Please outline the meaning of disparate treatment and impact? Include an example?
There are generally two types of employment discrimination claims, disparate treatment or disparate impact.
Disparate treatment Disparate Impact
-the worker seeks to prove the employer's discriminatory motive -there need not be proof of intentional discrimination
-recognized under the federal Title VII of the Civil Rights Act and have been used to challenge employment practices while on their face neutral, disparately impact those of certain race or gender
For example, requiring a high school diploma for some manual labor jobs has in the past been found to have a discriminatory disparate impact on ...view middle of the document...
The Court found that the ADEA does not protect against employment practices which have a disparate impact on older workers.
In summary, if older workers have insufficient proof that an employer's practices intended to treat them worse than younger workers because of their age, they are not left with a fall back position that the practices have a disparate impact upon them because of their age.
When an employer is faced with a policy that in fact may be treating older workers worse than younger workers, it is best to seek legal counsel to determine the best way to minimize liability under state and federal age employment discrimination laws.
2 What is a BFOQ? Please outline why this comes into play and include an example?
A BFOQ is a legal exception to an otherwise discriminatory hiring practice that is "reasonably necessary to the normal operation of a particular business." The BFOQ may be requested if "the essence of the business operation would be undermined if the business eliminated its discriminatory policy." Note that allowing a company to hire employees based on their religion, gender, or national origin where those factors are reasonably necessary to the normal operation of that particular business or enterprise does not permit religion-based, gender-based or national origin-based differences in pay to those holding the same job. With a BFOQ the burden of proof always lies with the employer.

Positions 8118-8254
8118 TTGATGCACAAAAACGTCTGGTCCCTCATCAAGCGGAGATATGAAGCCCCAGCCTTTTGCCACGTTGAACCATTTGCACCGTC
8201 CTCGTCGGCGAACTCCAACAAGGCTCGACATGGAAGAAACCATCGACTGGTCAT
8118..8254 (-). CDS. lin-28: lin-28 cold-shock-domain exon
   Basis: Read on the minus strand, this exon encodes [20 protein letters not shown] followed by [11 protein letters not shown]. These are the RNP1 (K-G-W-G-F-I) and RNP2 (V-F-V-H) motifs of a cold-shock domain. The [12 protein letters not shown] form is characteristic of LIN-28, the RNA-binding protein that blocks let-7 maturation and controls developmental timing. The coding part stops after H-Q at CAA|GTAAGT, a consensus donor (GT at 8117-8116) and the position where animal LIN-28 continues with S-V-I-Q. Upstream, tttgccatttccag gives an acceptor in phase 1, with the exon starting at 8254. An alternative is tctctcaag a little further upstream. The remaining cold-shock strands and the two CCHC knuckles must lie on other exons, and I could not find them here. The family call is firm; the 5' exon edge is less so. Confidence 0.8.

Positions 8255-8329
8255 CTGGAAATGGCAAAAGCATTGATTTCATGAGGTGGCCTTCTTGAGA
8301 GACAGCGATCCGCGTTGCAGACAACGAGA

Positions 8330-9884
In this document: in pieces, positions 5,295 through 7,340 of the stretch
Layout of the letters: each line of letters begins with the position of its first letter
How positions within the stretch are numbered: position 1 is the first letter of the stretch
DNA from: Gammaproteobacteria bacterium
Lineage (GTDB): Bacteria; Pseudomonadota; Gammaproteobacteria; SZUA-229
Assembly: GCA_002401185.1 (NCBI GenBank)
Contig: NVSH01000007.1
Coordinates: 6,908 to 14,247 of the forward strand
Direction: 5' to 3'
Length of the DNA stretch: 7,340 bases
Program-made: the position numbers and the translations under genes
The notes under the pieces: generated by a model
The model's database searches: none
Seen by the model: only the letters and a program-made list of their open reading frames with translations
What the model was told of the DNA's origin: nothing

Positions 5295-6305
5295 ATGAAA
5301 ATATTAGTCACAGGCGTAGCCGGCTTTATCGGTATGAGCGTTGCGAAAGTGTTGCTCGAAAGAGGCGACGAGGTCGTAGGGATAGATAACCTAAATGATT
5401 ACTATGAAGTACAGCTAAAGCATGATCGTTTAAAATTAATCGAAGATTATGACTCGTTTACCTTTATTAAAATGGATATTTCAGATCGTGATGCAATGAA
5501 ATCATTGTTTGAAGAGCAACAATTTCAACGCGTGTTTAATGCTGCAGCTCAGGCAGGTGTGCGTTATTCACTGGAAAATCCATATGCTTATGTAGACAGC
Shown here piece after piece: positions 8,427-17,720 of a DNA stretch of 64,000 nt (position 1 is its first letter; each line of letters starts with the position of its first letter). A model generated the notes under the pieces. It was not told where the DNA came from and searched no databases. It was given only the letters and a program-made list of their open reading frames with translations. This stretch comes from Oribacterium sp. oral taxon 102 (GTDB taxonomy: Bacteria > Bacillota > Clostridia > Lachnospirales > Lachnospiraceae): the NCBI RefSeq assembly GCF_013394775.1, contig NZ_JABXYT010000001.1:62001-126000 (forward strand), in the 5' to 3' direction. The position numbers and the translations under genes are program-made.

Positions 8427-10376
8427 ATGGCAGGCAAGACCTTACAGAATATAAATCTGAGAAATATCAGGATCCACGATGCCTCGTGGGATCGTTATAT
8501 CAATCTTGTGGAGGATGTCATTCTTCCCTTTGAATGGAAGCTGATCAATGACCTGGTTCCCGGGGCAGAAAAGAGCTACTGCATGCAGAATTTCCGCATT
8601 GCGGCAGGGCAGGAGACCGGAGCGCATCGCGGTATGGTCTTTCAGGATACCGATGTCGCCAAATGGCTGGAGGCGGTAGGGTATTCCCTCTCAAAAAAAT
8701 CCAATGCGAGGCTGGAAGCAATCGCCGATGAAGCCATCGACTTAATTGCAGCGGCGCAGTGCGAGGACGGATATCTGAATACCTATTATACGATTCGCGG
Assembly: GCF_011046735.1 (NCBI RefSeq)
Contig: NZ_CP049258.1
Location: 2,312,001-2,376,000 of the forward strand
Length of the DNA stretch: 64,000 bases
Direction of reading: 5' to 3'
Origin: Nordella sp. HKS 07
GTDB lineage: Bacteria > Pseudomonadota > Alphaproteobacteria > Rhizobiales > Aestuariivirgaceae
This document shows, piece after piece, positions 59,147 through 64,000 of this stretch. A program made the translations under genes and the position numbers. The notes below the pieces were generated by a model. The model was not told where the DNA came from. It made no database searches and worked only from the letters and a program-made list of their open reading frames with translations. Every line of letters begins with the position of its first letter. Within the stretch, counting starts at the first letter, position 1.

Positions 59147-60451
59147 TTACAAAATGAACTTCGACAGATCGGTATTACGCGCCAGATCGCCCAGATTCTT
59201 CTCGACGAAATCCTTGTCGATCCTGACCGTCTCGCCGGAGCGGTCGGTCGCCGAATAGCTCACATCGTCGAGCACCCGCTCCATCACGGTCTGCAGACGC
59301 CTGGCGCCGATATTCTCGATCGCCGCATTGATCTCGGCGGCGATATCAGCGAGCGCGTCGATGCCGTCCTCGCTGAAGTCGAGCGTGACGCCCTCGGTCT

Three principles to keep in mind if an employer is requesting a BFOQ.
o Applies only to qualifications that affect employee's ability to perform job
o Romantic paternalism not allowed (for example denies women jobs that are dirty, dangerous, strenuous, but higher paying).
o Cannot argue BFOQ for customer preference.
o Authenticity (e.g. Male models).
2. All or substantially all persons of class cannot perform essential duties job duties.
3. Third party risk (e.g. pregnant workers judged individually, not as class).
RACE: The law specifically states that it is unlawful to discriminate on the basis of religion, gender, or national origin, except where any of these factors is "a bona fide occupational qualification reasonably necessary to the normal operation of that particular business or enterprise." However, the law says that race can NEVER be a bona fide occupational qualification.
RELIGION: Besides the exemptions given religious organizations and educational organizations directed toward the propagation of a particular religion, religion could be considered a bona fide occupational qualification when membership in a certain religion is reasonably necessary to the performance of a job. For example, a company selling religious articles or books might be allowed to insist on hiring sales people of the particular religion involved. But the company could not refuse to hire a janitor because of his religion, as it would not be "reasonably necessary" to the operation of the business. (Note: This is a hypothetical...